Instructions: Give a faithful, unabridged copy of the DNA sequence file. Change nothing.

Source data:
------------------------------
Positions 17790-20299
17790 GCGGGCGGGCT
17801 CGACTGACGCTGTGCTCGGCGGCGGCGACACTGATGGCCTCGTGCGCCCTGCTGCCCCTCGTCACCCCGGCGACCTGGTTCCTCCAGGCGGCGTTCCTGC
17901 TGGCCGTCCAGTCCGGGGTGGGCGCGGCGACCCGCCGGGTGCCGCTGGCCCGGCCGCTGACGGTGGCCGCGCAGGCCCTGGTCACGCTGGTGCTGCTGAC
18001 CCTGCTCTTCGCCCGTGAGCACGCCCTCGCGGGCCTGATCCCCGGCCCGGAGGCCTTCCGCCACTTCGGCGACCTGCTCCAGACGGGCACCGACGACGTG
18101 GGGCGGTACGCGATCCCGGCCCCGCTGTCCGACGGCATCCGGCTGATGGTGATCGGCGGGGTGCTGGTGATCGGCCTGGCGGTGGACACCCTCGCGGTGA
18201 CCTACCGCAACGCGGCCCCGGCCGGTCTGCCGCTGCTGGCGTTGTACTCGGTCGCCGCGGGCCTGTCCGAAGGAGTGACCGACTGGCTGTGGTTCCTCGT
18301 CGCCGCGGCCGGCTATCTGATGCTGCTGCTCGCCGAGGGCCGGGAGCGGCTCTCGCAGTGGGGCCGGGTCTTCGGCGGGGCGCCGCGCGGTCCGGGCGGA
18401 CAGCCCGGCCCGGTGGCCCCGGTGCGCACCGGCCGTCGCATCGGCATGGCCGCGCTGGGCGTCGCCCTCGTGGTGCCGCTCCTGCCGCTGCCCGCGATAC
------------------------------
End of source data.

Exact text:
Positions 17790-20299
17790 GCGGGCGGGCT
17801 CGACTGACGCTGTGCTCGGCGGCGGCGACACTGATGGCCTCGTGCGCCCTGCTGCCCCTCGTCACCCCGGCGACCTGGTTCCTCCAGGCGGCGTTCCTGC
17901 TGGCCGTCCAGTCCGGGGTGGGCGCGGCGACCCGCCGGGTGCCGCTGGCCCGGCCGCTGACGGTGGCCGCGCAGGCCCTGGTCACGCTGGTGCTGCTGAC
18001 CCTGCTCTTCGCCCGTGAGCACGCCCTCGCGGGCCTGATCCCCGGCCCGGAGGCCTTCCGCCACTTCGGCGACCTGCTCCAGACGGGCACCGACGACGTG
18101 GGGCGGTACGCGATCCCGGCCCCGCTGTCCGACGGCATCCGGCTGATGGTGATCGGCGGGGTGCTGGTGATCGGCCTGGCGGTGGACACCCTCGCGGTGA
18201 CCTACCGCAACGCGGCCCCGGCCGGTCTGCCGCTGCTGGCGTTGTACTCGGTCGCCGCGGGCCTGTCCGAAGGAGTGACCGACTGGCTGTGGTTCCTCGT
18301 CGCCGCGGCCGGCTATCTGATGCTGCTGCTCGCCGAGGGCCGGGAGCGGCTCTCGCAGTGGGGCCGGGTCTTCGGCGGGGCGCCGCGCGGTCCGGGCGGA
18401 CAGCCCGGCCCGGTGGCCCCGGTGCGCACCGGCCGTCGCATCGGCATGGCCGCGCTGGGCGTCGCCCTCGTGGTGCCGCTCCTGCCGCTGCCCGCGATAC